601 Van Ness (at Golden Gate), 352-0810, www.landmarktheatres.com. Taking over from the Lumiere this fall season, this multiplex is only partly a "calendar house" rep theater. For the rest of the Opera Plaza's schedule, see our Showtimes page. $8.75.
PACIFIC FILM ARCHIVE
2575 Bancroft (at Bowditch), Berkeley, (510) 642-1124, www.bampfa.berkeley.edu. $7, second show $1.50. The East Bay mecca for film scholars, part of UC's Berkeley Art Museum, thrives at its on-campus location, up the steps on Bancroft between Telegraph Avenue and the Hearst Gym.
WEDNESDAY: Daniel Bitton's The Daddy of Rock 'n' Roll (2001) is about the life of schizophrenic singer Wesley Willis. Also screens at the ATA on Saturday 7:30 p.m.
THURSDAY: A series of the films of Rob Nilsson commences with Chalk (1996), set in the world of pool hall hustlers 7 p.m.
FRIDAY: Rob Nilsson introduces two of the more intense films by John Cassavetes, Shadows (1959; 7 p.m.) and Faces (1968; 9:05 p.m.), both very good.
SATURDAY: A monthlong series of the films of Italian thrillmeister Mario Bava opens with a double bill of Kill, Baby, Kill (1966; 7 p.m.), about a murdered child wreaking vengeance from the grave, and Black Sunday (1960; 8:45 p.m.), with Barbara Steele as a witch and her heir.
SUNDAY: Mathematician Keith Devlin introduces Darren Aronofsky's Pi (1998), the first in a "CineMath" series screening this month 5:30 p.m.
MONDAY: A UC Berkeley class on courtroom dramas, "Trials and Film," with lectures by Carol Clover, is open to the public as space permits. Today, Billy Wilder's entertaining contrivance Witness for the Prosecution (1957) 3 p.m.
1834 Park (at Lake Merritt), Oakland, (510) 814-2400, www.picturepubpizza.com. $5 save as noted. Pizza, beer, and movies on two screens. Call theater for programs, booked a week in advance.
SUNDAY (Oct. 6): An occasional "African Diaspora Cinema" series resumes with a VHS screening of Julie Dash's Daughters of the Dust (1991), set in a Gullah community off the South Carolina coast 100 years ago. Audience discussion to follow the screening. $3 3 p.m.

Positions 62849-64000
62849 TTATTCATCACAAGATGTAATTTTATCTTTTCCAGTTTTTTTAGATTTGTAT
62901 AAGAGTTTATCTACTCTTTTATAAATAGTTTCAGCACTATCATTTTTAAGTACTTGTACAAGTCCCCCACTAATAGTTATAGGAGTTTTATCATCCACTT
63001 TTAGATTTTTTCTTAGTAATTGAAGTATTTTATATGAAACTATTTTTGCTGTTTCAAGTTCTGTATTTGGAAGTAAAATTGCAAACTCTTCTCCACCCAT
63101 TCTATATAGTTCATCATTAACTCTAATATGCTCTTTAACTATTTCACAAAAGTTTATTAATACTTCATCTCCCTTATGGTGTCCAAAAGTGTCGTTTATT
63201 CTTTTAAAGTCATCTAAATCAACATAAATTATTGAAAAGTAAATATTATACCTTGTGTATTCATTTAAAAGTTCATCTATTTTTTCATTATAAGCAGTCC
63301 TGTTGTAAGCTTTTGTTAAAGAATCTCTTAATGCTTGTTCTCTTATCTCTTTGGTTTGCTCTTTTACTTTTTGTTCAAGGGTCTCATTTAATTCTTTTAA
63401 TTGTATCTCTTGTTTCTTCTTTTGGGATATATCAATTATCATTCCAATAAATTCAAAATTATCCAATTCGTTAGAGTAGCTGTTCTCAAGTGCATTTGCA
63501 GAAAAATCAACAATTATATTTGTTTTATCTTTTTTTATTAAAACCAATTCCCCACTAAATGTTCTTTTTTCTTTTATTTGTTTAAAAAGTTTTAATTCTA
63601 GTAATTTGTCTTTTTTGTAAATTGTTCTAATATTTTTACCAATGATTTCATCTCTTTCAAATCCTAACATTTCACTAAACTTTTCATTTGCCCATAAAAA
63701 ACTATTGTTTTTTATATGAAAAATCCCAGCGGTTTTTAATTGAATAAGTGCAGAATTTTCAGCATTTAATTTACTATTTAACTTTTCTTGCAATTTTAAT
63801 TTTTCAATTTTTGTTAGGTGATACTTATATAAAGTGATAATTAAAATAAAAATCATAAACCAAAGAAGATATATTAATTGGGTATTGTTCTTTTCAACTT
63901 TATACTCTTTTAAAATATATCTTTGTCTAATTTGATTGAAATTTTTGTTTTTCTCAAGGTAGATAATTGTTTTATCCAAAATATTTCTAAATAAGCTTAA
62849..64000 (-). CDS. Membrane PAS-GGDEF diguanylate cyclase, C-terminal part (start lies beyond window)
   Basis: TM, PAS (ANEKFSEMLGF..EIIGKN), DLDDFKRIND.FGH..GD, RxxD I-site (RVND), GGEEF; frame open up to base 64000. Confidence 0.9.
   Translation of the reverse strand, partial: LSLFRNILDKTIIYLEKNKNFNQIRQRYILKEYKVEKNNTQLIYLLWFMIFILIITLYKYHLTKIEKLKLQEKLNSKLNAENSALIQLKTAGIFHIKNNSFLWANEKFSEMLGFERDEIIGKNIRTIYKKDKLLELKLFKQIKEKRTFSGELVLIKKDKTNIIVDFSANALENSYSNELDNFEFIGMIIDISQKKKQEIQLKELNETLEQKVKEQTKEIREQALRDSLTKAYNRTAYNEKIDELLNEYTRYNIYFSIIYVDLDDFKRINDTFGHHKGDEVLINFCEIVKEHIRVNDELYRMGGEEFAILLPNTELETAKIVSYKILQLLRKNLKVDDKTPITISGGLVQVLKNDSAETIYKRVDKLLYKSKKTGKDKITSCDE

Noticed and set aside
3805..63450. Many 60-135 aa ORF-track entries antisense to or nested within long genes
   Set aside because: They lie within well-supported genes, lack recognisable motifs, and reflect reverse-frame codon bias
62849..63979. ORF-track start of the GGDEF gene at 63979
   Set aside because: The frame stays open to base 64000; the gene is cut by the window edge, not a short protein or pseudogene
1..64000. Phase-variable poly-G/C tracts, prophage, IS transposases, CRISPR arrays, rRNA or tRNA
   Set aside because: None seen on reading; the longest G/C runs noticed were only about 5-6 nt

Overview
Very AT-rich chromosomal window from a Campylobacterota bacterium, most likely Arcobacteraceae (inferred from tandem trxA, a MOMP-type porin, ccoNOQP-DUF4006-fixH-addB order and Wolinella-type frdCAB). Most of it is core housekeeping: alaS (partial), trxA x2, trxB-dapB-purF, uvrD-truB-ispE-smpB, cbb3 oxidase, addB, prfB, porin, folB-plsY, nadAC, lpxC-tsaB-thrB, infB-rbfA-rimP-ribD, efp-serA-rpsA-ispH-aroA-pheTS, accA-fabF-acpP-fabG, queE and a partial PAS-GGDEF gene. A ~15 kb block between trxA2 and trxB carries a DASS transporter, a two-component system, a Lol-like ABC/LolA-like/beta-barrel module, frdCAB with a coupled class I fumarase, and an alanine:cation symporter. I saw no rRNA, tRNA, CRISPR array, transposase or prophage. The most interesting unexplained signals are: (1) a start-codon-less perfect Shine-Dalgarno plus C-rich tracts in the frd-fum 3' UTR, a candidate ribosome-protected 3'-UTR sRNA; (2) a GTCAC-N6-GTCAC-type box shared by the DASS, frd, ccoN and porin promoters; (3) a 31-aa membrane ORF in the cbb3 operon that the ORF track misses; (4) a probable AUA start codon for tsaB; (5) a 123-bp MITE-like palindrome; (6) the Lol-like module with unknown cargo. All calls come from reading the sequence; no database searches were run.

MIDNIGHT SHOW (Saturday): The Rocky Horror Picture Show (Jim Sharman, 1975), with live performance by Barely Legal. $6.
1118 Fourth St. (at A Street), San Rafael, 454-1222, www.finc.org. $8.50. This three-screen repertory theater is operated by the Film Institute of Northern California. Programs are complex; check carefully and call for confirmation.
WEDNESDAY: Jean-Luc Godard's In Praise of Love (France/Switzerland, 2001) 7, 9 p.m. The Last Kiss (Gabriele Muccino, Italy, 2001) 6:45, 9:15 p.m. Rivers and Tides (Thomas Riedelsheimer, U.K., 2000) 6:30 p.m. Satin Rouge (Raja Amari, Tunisia/France, 2001) 8:30 p.m. See Ongoing for reviews.
THURSDAY: The Mill Valley Film Festival opens here today and runs through Oct. 13. See "Zoom Lens" box for coverage.
1727 Haight (at Cole), 668-3994, www.redvicmoviehouse.com. $6.50 save as noted. There's a spot on the couch for you at this collectively owned rep house.
WEDNESDAY: Chris Smith's documentary look at eccentric households, Home Movie (2001) 2, 7:15, 9:15 p.m.
THURSDAY THROUGH SATURDAY: Roman Coppola's CQ (2002), a film about filmmaking set in Paris circa 1968 7:15, 9:15 p.m.; also Sat 2, 4 p.m.
TUESDAY: Milos Forman's entertaining transcription of the hippie musical Hair (1979), made a decade too late or too early for popular acceptance, but made the best way it could be 7, 9:30 p.m.
3117 16th St. (at Valencia), 863-1087, www.roxie.com. $8 save as noted. Short-run repertory in one of the most adventurously programmed theaters in the U.S.A.
STARTS WEDNESDAY: Werner Herzog's Invincible (2002). See Opening for review; call for times.
SAN FRANCISCO CINEMATHEQUE
S.F. Art Institute, 800 Chestnut (at Jones), 822-2885, www.sfcinematheque.org. $7 save as noted. The San Francisco Cinematheque specializes in avant-garde, historical, and experimental films at venues around the Bay Area, including the Yerba Buena Center and its home base at the S.F. Art Institute.
SUNDAY (Oct. 6): A new season begins for this local institution with Holly Fisher's Kalama Sutta (2002), billed as "a meditation on the political and cultural upheaval in the country of Burma" and its legacies of militarism, genocide, and environmental abuse. Filmmaker in person 8 p.m.
SAN FRANCISCO MUSEUM OF MODERN ART
Phyllis Wattis Theater, 151 Third St. (at Mission), 357-4000, www.sffs.org.
MONDAY (Oct. 7): The Bay Area Latino Film Festival offers an advance screening of Julie Taymor's biopic of the painter Frida Kahlo, Frida (2002). Star Salma Hayek participates in an onstage conversation after the film, with reception to follow. $100 7 p.m.
2230 Shattuck (at Kittredge), Berkeley, (510) 843-3456, www.landmarktheatres.com. $9. This venerable theater assigns one of its eight screens to repertory programming. For the rest of the Shattuck's schedule, see our Showtimes page.
DAILY: Jean-Luc Godard's In Praise of Love (France/Switzerland, 2001) screens for two weeks. See Ongoing for review. Call for times.
221 University (at Emerson), Palo Alto, (650) 324-3700, www.swixo.com/stanford. $6. This handsomely restored neighborhood palace usually screens pre-1960 Hollywood fare in the best available prints, with excellent projection and a courteous staff.
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